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Miss Julie

by on 18 September 2022


Miss Julie

by August Strindberg, adapted by Howard Brenton

Richmond Shakespeare Society at the Mary Wallace Theatre, Twickenham until 24th September

Review by Louis Mazzini  

First performed privately in Copenhagen on the 14th March 1889, August Strindberg’s Miss Julie was, on its first publication in an English translation, deemed to be “a play so revolting that even the plot is impossible to describe”.  After more than a century, what was once shocking and novel in feeling and technique, feels old-fashioned even when re-presented in Howard Brenton’s modern language adaptation.  Strindberg was an exponent of naturalism and what he described as forsøksteater (experimental theatre).  His aim was to bring about a radical change in the presentation of drama by posing issues and questions for the audience without providing resolution or answers, while at the same time encouraging producers to allow actors to perform naturally and even to extemporise.  However, while Strindberg was originally seen as challenging orthodoxy with respect to the role of women, today – in the wake of the #MeToo movement – he can appear like simply another male playwright relying on over-familiar tropes about women and their motivations and, as is the case with some of the other great nineteenth century melodramas, the once startling conclusion of Miss Julie is today as predictable as it is unconvincing.

This new production by Richmond Shakespeare Society respects some of Strindberg’s precepts, and he would have welcomed the natural way that some lines were addressed, with an actor facing upstage and with his back to the audience.  However, he would have been less content with the fact that much of the dialogue was delivered between characters positioned in a line more or less parallel to the audience, and he might also have questioned the concept behind one scene in which the actors perform in slow motion while, inevitably, their props do not.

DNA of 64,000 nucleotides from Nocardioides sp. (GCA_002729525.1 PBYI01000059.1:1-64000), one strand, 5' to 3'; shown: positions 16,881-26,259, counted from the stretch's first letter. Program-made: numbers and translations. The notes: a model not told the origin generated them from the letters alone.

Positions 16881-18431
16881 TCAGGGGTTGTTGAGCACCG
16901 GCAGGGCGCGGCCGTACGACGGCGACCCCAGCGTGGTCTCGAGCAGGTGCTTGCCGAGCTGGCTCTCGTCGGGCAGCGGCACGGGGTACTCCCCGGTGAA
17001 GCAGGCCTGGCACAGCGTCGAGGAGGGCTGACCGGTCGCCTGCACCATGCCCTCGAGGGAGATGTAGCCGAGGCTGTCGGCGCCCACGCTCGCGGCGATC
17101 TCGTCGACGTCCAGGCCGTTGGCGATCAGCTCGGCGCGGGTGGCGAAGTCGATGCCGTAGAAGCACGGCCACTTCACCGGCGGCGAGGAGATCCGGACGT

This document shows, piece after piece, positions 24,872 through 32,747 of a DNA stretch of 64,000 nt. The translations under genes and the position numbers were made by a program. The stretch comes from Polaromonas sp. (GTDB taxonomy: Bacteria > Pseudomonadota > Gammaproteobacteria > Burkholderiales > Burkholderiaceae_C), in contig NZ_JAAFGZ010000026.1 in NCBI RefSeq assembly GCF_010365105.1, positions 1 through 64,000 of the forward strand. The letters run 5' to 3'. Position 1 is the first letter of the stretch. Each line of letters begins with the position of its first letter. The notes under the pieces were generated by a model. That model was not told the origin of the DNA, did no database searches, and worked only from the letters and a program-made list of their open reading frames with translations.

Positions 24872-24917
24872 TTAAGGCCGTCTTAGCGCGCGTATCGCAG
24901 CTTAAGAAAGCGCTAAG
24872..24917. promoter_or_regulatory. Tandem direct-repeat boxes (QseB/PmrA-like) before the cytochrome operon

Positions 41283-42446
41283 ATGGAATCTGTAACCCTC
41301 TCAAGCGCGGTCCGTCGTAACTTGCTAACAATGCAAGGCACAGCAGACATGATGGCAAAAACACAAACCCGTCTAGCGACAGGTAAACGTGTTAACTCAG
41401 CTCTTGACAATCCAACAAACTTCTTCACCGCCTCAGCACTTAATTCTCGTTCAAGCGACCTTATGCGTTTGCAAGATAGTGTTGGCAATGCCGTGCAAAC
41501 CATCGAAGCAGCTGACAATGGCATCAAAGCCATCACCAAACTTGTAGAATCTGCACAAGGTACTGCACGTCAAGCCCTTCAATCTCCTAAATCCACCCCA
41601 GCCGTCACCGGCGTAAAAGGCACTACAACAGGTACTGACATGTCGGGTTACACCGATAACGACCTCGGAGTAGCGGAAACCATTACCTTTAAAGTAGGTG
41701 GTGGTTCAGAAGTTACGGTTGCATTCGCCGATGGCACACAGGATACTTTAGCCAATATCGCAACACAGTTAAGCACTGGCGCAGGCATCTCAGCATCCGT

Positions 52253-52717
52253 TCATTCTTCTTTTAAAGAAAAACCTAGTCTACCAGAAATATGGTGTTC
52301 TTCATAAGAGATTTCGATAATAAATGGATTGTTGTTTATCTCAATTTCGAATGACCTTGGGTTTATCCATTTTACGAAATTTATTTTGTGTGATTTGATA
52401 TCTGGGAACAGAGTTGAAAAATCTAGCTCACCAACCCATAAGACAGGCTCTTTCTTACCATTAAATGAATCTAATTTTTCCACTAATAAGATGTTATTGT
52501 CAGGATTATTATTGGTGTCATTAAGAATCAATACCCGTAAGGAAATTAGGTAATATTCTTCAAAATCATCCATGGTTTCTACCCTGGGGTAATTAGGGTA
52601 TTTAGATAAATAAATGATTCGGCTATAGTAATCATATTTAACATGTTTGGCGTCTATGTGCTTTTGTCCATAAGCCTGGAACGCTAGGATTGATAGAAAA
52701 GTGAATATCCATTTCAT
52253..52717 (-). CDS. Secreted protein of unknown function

Miss Julie is set in Sweden at the Summer solstice, the time to welcome the changing of the seasons and to celebrate fertility.  The principals are very strong, with Beckis Cooper in the title role; an actress of great power, by turns teasing and dominant, Cooper gives a compelling performance as a woman in control of everything but herself.  Jack Lumb is more than her equal as the scheming Jean, Miss Julie’s father’s valet, while Danielle Thompson, as Kristen, brings a cold dignity to her role as Jean’s partner in deceit.  The other servants – a group of crude Midsommar mechanicals led by a wolfish Terry Bedell – appear in only one scene but it is certainly memorable. 

By contrast with the strength of the cast, the production itself feels slightly inchoate and the succession of events like a succession of scenes.  In addition, something is lacking in the shifting interplay between the characters: some of this flows from the naturalistic script – in which much is unspoken or unseen and left for the audience to determine – but on the strength of this production Miss Julie remains a theatrical time capsule rather than a play with startling contemporary relevance.

Rating: 3 out of 5.

Louis Mazzini, September 2022

Photography by Pete Messum

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